Powered by a 497cc water-cooled, longitudinal OHV 80-degree, V-twin engine (similar to the configuration used by Moto Guzzi) the CX500 was good for 48 horsepower…unless we’re talking about the beastly Turbo variant that reportedly increased the power output to a gigantic 82 horsepower. Either way, the CX500 boasts a number of interesting features that make it worthy of this list. It boasted dual-CV carburetors that reduced emissions, it came with modular rims which meant that the CX500 was the first production motorcycle to wear tubeless tires, and it had a unique electric start system too. Of course, it also boasts Honda’s world famous reliability and durability, as well as an affordable price tag too. As far as vintage Honda motorcycle go, it’s an oddball, but one that will serve you well in any of its six existing 500cc variants.
#07. The Honda XL250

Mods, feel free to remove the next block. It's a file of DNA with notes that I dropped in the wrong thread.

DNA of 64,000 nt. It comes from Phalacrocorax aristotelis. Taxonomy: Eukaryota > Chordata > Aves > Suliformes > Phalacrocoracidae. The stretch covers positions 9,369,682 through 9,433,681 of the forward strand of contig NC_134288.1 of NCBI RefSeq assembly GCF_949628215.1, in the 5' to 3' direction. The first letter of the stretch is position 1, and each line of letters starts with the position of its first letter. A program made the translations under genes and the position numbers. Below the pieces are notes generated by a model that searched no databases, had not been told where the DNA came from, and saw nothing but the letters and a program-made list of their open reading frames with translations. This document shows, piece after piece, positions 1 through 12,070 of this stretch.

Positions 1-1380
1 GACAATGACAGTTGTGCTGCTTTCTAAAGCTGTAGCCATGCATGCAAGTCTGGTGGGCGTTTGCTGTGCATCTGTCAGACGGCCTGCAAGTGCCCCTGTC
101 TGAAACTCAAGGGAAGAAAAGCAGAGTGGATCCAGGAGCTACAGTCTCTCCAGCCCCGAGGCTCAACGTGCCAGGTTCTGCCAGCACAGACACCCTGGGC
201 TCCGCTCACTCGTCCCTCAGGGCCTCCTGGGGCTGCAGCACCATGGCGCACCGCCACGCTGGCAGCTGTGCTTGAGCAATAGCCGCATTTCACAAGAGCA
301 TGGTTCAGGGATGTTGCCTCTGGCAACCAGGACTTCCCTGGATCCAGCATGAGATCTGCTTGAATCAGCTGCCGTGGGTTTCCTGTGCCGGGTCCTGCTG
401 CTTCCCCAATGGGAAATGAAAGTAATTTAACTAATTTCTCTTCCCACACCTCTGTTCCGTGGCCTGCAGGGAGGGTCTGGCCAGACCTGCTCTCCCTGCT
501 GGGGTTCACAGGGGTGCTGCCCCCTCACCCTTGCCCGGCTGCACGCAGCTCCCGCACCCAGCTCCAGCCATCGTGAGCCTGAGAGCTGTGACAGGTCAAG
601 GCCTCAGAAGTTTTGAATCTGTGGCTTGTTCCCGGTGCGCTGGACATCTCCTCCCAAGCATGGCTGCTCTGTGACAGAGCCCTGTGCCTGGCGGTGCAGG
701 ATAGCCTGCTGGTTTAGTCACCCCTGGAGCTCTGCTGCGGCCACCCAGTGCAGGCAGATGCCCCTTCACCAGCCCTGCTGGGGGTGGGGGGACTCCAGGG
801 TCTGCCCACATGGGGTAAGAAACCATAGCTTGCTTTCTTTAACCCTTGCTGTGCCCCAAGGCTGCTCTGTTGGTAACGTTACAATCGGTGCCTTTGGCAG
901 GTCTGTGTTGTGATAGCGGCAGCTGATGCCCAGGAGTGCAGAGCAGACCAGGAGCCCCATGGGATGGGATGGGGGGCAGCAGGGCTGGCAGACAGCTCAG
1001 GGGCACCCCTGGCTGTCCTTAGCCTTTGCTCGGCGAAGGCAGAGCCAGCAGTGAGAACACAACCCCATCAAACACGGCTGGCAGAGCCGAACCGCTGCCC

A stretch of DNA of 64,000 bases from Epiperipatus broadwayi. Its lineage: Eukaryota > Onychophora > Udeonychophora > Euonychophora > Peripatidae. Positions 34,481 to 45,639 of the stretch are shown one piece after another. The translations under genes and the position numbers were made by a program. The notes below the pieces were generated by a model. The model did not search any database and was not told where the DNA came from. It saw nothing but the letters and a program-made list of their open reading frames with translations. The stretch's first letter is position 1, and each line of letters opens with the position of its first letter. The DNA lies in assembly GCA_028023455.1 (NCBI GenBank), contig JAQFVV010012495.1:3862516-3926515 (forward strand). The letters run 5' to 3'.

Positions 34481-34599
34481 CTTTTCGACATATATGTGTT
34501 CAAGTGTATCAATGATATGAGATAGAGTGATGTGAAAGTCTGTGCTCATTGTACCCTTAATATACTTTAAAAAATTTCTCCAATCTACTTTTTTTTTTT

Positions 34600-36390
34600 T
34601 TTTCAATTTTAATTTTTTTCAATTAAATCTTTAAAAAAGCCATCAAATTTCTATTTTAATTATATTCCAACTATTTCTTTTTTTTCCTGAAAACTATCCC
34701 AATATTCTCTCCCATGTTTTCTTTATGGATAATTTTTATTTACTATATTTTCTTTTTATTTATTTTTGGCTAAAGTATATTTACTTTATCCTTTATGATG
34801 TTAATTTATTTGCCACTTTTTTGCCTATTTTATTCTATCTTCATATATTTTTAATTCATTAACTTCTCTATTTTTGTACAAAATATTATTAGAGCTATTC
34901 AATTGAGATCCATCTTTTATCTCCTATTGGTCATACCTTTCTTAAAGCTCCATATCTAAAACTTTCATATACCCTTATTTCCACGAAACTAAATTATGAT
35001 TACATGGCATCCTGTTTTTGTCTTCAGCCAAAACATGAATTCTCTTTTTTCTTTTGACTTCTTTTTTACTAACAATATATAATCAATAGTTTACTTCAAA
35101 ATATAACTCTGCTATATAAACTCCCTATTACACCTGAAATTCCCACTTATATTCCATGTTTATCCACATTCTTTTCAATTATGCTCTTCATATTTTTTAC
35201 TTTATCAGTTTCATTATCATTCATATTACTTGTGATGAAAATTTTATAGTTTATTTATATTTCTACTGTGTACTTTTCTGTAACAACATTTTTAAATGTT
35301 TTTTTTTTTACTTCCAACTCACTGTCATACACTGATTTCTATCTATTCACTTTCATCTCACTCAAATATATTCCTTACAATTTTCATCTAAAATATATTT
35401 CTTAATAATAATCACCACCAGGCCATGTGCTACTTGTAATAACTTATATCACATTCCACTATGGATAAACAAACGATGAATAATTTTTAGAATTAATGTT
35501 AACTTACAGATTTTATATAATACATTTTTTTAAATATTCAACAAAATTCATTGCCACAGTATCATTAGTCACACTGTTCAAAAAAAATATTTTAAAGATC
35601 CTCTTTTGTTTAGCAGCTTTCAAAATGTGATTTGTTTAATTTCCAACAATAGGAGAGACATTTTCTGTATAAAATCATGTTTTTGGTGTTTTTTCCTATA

Some of the best vintage Honda motorcycles are their off-road offerings. They don’t come with the same romance-levels that their older road bikes do, but Honda’s off-road machinery from the golden age of good old enduro racing has enormous collector appeal – and they’re great fun to ride too. The XL250 is one of the most easily recognizable Honda dirt bikes: a four-stroke 250cc machine manufactured between 1972 all the way up to 1987. In fact, it was the first ever mass-produced four-valve motorcycle, and the first modern four-stroke enduro motorcycle which helped pave the way for the enduro wave that swept across the globe shortly after the model’s introduction. Thanks to its dual-sport nature, this street legal dirt bike became an incredibly popular choice for riders wanting to experience the thrill of riding on the roads but without sacrificing the exploratory nature of a full on dirt bike.